5-Pose Yoga Fix: Stretches for Cyclists

Kelly DiNardo
by Kelly DiNardo
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5-Pose Yoga Fix: Stretches for Cyclists

Cycling is a great sport that offers many benefits — from cross-training to calorie-burning to getting you places — but holding that position for long stretches can strain the neck, shorten the spine and tighten the back and hips. On top of that, the upper body tends to be underdeveloped in cyclists, which causes the stronger parts of the body to pick up the slack. This often leads to muscular imbalances and overuse injuries.

Yoga helps elongate the spine and strengthen the underused areas as well as stabilize muscles in the hips, groin and ankles. It also loosens tight hips and hamstrings, giving you a more powerful pedal stroke. A longer practice on your off days, plus doing these five poses after a ride, will make your time in the saddle stronger and easier. Hold each of these poses for 5–10 breaths to elongate and loosen the muscles you just worked.


Cat and cow pose go together like peanut butter and jelly. Cat stretches the back and strengthens the abdominals, while cow opens the chest and strengthens the back. Together, they bring mobility and flexibility to the spine and relieve back and neck tension.

The move: Start in a tabletop position on your hands and knees so that your palms press into the ground and your knees rest under your hips. Make sure your wrists, elbows and shoulders form one straight line and your knees and hips form another.

As you exhale, press into the ground with your hands and round your back like an angry cat. Gently bring your chin toward your chest to activate your abdominals, pulling your navel toward your spine.

On your inhale, come into cow by arching your back in the opposite direction. Broaden your chest and lift your tailbone to the sky so your belly sinks toward the floor.

Hold each pose for several breaths or find a gentle flow between the two so that with each exhale you round into cat and with each inhale you open into cow.


This lengthens the back muscles and hamstrings. Widen your stance and keep a soft bend in your knees to make the pose more accessible.

The move: Begin on your hands and knees in a tabletop position. Slide your palms forward so they rest in front of your shoulders, and tuck your toes under. As you exhale, press your palms into the ground and lift your knees off the ground, straightening your arms and legs. Your body will form a wide, upside-down V shape.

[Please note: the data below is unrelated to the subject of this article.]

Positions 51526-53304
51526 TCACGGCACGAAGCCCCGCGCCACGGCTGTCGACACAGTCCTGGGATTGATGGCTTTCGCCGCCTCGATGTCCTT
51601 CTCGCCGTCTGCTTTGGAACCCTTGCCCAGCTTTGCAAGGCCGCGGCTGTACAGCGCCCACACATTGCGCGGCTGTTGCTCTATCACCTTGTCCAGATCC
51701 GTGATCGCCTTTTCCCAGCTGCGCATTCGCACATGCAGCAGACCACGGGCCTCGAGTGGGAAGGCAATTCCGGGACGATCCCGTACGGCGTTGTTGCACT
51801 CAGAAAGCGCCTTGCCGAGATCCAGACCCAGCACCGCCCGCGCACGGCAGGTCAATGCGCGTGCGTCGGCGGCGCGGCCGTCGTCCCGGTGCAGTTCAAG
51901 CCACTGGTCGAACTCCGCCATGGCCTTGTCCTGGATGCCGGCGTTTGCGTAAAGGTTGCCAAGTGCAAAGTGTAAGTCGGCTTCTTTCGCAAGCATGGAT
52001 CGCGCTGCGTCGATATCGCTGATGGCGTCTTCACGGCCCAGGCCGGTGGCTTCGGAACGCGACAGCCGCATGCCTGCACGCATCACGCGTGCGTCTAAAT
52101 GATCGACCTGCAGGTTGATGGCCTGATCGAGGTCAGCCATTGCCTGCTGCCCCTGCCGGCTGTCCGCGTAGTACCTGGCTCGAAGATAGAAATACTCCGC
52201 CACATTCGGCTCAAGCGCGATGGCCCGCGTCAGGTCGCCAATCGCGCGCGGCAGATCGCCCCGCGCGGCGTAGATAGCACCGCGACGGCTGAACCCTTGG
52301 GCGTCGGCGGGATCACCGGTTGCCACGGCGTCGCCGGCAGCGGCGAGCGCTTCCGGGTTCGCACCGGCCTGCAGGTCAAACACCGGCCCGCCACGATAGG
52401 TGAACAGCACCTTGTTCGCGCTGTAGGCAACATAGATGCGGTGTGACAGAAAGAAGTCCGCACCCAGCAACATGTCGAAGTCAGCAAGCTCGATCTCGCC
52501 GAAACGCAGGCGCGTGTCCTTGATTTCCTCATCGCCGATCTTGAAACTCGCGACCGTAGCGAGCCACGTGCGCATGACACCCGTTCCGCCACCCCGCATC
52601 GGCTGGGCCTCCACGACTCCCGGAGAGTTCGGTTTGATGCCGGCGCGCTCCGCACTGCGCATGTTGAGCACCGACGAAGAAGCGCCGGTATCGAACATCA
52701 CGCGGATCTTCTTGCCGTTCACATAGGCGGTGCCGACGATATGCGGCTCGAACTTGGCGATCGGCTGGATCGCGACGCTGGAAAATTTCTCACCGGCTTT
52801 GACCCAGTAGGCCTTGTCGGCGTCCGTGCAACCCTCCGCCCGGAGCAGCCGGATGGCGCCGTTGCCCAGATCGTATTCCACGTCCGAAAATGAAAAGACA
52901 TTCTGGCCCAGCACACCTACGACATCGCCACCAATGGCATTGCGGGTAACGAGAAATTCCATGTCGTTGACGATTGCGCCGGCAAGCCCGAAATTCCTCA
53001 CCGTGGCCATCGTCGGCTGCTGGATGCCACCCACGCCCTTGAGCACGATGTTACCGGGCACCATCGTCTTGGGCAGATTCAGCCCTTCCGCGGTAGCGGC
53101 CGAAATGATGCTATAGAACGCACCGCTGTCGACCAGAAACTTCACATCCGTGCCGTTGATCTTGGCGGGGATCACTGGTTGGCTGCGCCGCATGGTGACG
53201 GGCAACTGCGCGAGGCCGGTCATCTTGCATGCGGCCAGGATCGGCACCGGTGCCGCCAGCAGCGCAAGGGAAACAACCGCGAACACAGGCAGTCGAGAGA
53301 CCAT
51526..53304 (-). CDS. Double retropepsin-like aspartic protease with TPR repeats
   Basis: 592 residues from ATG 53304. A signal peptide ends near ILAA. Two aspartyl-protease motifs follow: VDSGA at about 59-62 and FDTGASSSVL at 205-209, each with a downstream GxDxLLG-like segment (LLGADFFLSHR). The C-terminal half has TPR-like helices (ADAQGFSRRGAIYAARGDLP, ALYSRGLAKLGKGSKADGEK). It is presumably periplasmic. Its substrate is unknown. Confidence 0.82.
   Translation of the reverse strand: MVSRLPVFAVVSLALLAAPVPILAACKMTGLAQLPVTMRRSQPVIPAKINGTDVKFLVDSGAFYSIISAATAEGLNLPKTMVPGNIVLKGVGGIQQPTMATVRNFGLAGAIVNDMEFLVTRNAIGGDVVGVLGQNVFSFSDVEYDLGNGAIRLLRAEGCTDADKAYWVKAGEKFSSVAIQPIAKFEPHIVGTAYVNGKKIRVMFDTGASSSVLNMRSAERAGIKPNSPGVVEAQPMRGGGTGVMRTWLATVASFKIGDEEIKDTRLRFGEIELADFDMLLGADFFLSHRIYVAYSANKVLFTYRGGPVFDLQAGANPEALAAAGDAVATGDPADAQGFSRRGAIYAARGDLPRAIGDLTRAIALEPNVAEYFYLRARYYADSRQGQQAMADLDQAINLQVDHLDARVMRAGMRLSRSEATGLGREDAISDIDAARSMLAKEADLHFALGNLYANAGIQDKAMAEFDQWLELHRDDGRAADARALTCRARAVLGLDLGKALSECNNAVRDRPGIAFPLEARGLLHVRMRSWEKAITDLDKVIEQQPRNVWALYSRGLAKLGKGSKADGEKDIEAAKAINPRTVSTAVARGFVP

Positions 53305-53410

Push your thighs back, pressing your heels toward the floor, but don’t worry if they don’t touch. Broaden your shoulders by rotating your arms slightly so your elbow creases face the sky. Relax your neck, and take 5–10 breaths here.


This total-body strengthener is great for the upper body, back and core, which are often underdeveloped in bikers.

The move: Begin on your hands knees with your wrists directly under your shoulders. Engage your abdominals, tuck your toes and step your feet back. Keep contracting the abdominals so you create one long line from your head to your heels and avoid sticking your butt in the air or dropping your belly down. Look slightly ahead of your fingers to keep your neck long. Hold for 5–10 breaths.


This stretches the hamstrings, releases the low back and opens the chest and shoulders. Use a strap or towel to make the shoulder opener more accessible.

The move: Face the long edge of your mat with your feet 3–4 feet apart. Turn your toes in slightly and engage the thighs. Bring your hands to your hips and, as you exhale, lean your torso forward until it is parallel to the floor. Lengthen through the entire torso and on your next exhale fold completely. Focus on hinging from the hips so you stretch the hamstrings without compromising the back. Take the arms behind your back, interlace the fingers and let your arms fall toward the floor. Let your head be relaxed and heavy. Relax your eyes and hold here for 5–10 breaths.



This deep twist is a great release for the spine, opens the shoulders and stretches the hips.

The move: Sit on the floor or the edge of a blanket with your legs extended. Cross your right leg over your left so your right knee points to the ceiling and your right foot sits outside your left knee. You can keep your left leg straight with your foot flexed or bend your left leg so that your left foot rests near your right hip. Try to keep both sits bones on the ground.

Inhale, elongate your spine and stretch your left arm overhead. Exhale and twist to the left, releasing your left hand to the floor behind you. Inhale and stretch your right arm overhead. Exhale and twist, bringing your right elbow to rest against the outside of your right knee. Continue to find length through the torso with each inhale, being conscious not to collapse through the chest. Hold for 5–10 breaths and repeat on the other side.

About the Author

Kelly DiNardo
Kelly DiNardo

Kelly is a journalist, author, runner, yogi, skier, globetrotter and dog-lover. She has been teaching yoga since 2002 and is the owner of Past Tense, a Washington, D.C. yoga studio where her team reminds her how much fun it is to be a little twisted and encourages an upside-down approach to life. She is the author of “Gilded Lili: Lili St. Cyr and the Striptease Mystique” and “Living the Sutras: A Guide to Yoga Wisdom beyond the Mat.”


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